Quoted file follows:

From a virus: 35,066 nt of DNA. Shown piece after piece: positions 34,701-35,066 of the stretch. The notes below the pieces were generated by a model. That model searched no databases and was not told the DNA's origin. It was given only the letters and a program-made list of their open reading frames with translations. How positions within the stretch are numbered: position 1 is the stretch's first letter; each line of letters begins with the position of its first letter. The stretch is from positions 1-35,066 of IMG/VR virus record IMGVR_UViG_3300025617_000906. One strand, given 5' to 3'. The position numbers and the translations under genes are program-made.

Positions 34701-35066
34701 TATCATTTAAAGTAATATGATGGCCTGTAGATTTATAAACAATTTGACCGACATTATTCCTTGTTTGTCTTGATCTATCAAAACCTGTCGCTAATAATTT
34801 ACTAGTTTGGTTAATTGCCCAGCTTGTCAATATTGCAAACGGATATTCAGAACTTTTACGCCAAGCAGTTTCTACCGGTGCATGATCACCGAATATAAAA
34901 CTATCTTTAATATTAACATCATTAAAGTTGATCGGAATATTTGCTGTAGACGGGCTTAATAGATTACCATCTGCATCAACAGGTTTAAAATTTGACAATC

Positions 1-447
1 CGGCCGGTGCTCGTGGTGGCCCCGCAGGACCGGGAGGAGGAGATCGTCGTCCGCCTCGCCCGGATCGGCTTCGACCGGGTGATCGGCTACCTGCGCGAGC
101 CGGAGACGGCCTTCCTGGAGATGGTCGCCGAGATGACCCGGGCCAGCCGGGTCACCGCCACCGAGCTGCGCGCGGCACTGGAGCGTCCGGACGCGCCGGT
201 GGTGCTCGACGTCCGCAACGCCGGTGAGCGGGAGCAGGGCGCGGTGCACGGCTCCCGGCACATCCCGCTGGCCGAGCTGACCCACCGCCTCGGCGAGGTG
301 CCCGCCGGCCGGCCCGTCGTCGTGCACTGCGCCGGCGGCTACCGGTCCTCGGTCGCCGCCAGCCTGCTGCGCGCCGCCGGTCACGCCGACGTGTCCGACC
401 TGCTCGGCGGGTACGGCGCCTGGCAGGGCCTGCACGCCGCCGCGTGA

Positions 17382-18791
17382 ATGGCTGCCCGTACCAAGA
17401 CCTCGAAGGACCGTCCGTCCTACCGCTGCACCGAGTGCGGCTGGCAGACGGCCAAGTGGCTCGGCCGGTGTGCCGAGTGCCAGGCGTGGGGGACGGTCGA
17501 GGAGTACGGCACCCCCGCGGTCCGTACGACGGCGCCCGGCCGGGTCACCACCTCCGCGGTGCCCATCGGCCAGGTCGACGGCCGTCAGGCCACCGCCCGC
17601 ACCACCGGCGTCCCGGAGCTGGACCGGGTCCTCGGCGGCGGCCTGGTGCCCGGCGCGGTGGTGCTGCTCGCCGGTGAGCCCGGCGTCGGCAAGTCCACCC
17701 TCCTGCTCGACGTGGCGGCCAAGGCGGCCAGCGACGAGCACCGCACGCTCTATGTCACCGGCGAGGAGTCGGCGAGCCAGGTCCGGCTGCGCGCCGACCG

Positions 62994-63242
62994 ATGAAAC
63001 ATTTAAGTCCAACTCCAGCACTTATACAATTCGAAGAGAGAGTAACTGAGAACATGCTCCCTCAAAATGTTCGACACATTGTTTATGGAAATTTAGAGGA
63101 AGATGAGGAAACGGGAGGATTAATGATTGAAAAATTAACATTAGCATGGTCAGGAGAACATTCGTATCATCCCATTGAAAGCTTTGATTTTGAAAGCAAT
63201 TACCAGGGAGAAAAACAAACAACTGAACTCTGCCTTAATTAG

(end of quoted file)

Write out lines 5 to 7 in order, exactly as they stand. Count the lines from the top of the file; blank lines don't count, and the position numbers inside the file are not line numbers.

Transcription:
34901 CTATCTTTAATATTAACATCATTAAAGTTGATCGGAATATTTGCTGTAGACGGGCTTAATAGATTACCATCTGCATCAACAGGTTTAAAATTTGACAATC

Positions 1-447
1 CGGCCGGTGCTCGTGGTGGCCCCGCAGGACCGGGAGGAGGAGATCGTCGTCCGCCTCGCCCGGATCGGCTTCGACCGGGTGATCGGCTACCTGCGCGAGC